Movie Feature

Go See Movies: September 2010

By Shu ChiangMovies - 31 August 2010 6:29 PM | Updated 03 January 2011

Go See Movies: September 2010

Horror fans will relish September.

There is the return of M. Night Shyamalan, this time as producer after directing last month’s The Last Airbender, with the urban horror story, Devil. There’s also the homegrown scary movie, Haunted Changi, set at spooky Old Changi Hospital.

Apart from horror, September is also a time for ‘love’ if not romance per se; there are four films with the L-word in their title, including the local drama Love Cuts, which examines a relationship under the strain of adversity.

Family-friendly films also abound, including the talking-animals sequel Cats & Dogs: The Revenge of Kitty Galore, and the animated picture Alpha & Omega, but there is also silliness in good measure, starting with Vampires Suck, continuing with The Infidel, and finishing withThe Other Guys.

 

Week of 2 September

 

Movie details | Photo gallery | Trailer

 

Going the Distance

The Stars: Drew Barrymore, Justin Long, Christina Applegate, Ron Livingston, Leighton Meester

The Story: Boy meets girl (Long and Barrymore) and fall head over heels in love. The problem: boy lives in New York, girl’s in San Francisco. Dealing with a long-distance relationship, and deciding if it’s worth making big sacrifices for, is the big issue here.

The Buzz: OMG! Art imitates life! What are the odds that the on-screen couple are also an off-screen couple? Well, in all seriousness, it is not unusual for rumours of reel-life-turned-real-life romance to surface just as a film is slated for release (the Stewart-Pattinson chitter-chatter surely hasn’t hurt the Twilight franchise).

Skeptics, there will be, but talk is that Long and Barrymore, an on-off couple in recent years, are on again – ‘Just-in’ time for a great marketing angle for this rom-com.

inSing.com says: Barrymore has long been one of Hollywood’s more appealing actresses, with the youthful-looking Long playing more grown-up of late. Both are very likeable, as is the underrated Applegate, which augurs well for this comedy.

Also opening:Haunted Changi, about a documentary crew poking around at spooky Old Changi Hospital – dubbed Singapore’s  Paranormal Activity; Vampires Suck, a spoof movie that largely parodies the Twilight films; Cats & Dogs: The Revenge of Kitty Galore, a family-film sequel; and Villon’s Wife, an award-winning Japanese post-war piece with screen idol Tadanobu Asano.


Week of 9 September

 

Movie details | Photo gallery | Trailer

Resident Evil: Afterlife

The Stars: Milla Jovovich, Ali Larter, Wentworth Miller, Spencer Locke

The Story: Carrying on from Resident Evil: Extinction, Alice (Jovovich), the survivor of a man-made viral apocalypse, is on a mission to rally all other survivors and take down those responsible for this nightmare scenario: the sinister Umbrella Corporation.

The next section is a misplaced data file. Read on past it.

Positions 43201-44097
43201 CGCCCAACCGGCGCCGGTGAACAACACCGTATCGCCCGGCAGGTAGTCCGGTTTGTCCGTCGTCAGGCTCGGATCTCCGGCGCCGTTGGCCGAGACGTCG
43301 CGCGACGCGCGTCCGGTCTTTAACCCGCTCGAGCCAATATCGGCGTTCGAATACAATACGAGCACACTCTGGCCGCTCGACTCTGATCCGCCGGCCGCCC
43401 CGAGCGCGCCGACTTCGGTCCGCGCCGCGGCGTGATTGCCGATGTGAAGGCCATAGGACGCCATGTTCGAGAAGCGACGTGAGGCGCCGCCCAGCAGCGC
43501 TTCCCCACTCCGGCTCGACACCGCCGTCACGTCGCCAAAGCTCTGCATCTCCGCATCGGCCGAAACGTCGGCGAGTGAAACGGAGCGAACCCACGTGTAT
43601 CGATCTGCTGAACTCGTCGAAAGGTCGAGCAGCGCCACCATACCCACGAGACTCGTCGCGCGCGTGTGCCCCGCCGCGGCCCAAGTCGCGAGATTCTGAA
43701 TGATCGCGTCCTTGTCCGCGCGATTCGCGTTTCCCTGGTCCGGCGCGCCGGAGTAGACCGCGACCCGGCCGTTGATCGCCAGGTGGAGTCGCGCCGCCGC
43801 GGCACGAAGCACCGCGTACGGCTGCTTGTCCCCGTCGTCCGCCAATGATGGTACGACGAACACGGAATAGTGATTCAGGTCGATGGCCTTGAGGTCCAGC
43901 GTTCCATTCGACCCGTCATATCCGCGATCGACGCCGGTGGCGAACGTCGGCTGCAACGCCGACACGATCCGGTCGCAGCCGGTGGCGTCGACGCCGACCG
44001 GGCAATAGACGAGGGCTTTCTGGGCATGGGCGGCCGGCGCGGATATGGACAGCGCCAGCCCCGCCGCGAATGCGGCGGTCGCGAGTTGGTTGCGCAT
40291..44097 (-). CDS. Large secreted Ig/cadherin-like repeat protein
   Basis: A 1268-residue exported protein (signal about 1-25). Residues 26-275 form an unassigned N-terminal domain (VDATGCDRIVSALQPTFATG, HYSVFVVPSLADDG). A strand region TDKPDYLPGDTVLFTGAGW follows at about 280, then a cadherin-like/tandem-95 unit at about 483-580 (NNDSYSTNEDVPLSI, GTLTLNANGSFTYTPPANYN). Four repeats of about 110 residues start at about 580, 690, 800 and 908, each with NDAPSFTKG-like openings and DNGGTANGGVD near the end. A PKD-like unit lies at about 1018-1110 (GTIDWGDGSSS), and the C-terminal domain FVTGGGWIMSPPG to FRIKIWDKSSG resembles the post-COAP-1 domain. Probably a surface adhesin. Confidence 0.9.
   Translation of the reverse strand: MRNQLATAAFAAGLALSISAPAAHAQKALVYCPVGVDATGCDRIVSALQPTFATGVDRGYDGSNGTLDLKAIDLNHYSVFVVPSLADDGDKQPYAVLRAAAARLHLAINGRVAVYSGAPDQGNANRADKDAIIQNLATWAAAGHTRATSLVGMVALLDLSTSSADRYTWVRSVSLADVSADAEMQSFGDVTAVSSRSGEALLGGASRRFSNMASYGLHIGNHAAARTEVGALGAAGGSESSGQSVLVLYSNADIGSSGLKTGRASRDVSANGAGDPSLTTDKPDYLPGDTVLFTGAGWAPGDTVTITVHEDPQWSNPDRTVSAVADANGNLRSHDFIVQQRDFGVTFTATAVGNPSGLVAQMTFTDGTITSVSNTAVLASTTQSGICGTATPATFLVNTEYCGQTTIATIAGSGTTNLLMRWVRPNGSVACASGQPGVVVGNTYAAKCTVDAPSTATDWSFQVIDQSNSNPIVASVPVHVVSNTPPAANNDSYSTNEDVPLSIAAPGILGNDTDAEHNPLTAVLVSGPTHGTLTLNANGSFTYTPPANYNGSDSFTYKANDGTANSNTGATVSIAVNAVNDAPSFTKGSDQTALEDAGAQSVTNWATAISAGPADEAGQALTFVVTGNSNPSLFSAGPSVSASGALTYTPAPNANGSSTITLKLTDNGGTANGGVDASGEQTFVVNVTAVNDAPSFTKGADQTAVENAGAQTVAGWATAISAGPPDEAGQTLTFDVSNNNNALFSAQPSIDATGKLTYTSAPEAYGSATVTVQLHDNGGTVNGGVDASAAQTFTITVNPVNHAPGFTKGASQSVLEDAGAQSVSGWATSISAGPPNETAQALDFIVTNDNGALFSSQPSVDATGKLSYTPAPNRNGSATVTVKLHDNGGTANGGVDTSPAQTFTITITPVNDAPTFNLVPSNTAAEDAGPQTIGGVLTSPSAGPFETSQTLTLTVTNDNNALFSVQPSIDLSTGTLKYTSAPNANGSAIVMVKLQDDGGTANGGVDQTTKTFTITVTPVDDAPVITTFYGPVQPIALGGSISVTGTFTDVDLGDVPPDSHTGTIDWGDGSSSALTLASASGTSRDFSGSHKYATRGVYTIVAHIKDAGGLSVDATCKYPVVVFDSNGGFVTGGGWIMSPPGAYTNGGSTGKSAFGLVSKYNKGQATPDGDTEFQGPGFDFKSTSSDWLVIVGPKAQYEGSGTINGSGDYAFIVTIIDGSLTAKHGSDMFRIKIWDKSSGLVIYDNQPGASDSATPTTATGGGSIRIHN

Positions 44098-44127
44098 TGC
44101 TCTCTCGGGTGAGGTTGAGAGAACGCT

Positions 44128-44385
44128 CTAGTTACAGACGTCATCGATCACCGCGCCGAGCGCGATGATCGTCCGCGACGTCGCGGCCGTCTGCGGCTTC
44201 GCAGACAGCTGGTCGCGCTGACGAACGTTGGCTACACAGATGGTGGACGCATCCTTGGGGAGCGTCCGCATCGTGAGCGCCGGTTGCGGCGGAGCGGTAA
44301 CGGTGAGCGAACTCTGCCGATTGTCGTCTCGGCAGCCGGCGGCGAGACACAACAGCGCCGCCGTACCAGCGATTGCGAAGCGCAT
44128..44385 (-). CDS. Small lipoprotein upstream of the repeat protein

The Buzz: In case you’ve lost count, this is the fourth instalment of the film series based on the popular ‘survival horror’ videogame franchise of the same name. The films have so far been critic-proof; a good thing for the investors, as the critics haven’t been kind.

Former Heroes star Larter and former Prison Break star Miller presumably bring their respective followings to the table. This also marks the second time Jovovich is directed by Paul W.S. Anderson – the first time with him as her husband.

inSing.com says: If it ain’t broke, don’t fix it. Expect more of the same: zombie human/monster scares, bloody shoot-’em-up violence and Jovovich dodging bullets and kicking baddie bums. It’ll be just like watching a video game.

Also opening:Love Cuts, a local breast-cancer drama with Hong Kong actor Kenny Ho, Caldecott queen Zoe Tay and Malaysian model Christy Yow; and Babies, a cute documentary that follows the early life of four infants in different parts of the world.


Week of 16  September

 

Movie details | Photo gallery | Trailer

 

Devil

The Stars: Chris Messina, Bojana Novakovic, Matt Craven, Caroline Dhavernas

The Story: Five strangers get trapped when their elevator suddenly breaks down. A series of strange, increasingly violent events strike fear, as the five come to believe that the Devil is responsible for their predicament – and may even be one of them.

The Buzz: As the trailer states, this film came ‘from the mind of M. Night Shyamalan’, who conceived the original story. Part of a three-movie deal where he doesn’t direct, the buzz here is the film’s brought-forward release (from February 2011) and M. Night’s own parody of its trailer, set on an escalator instead of a lift, entitled Escalation­.

For your information, the directors of this film, the Dowdle brothers, also made Quarantine, the American remake of the Spanish horror flick REC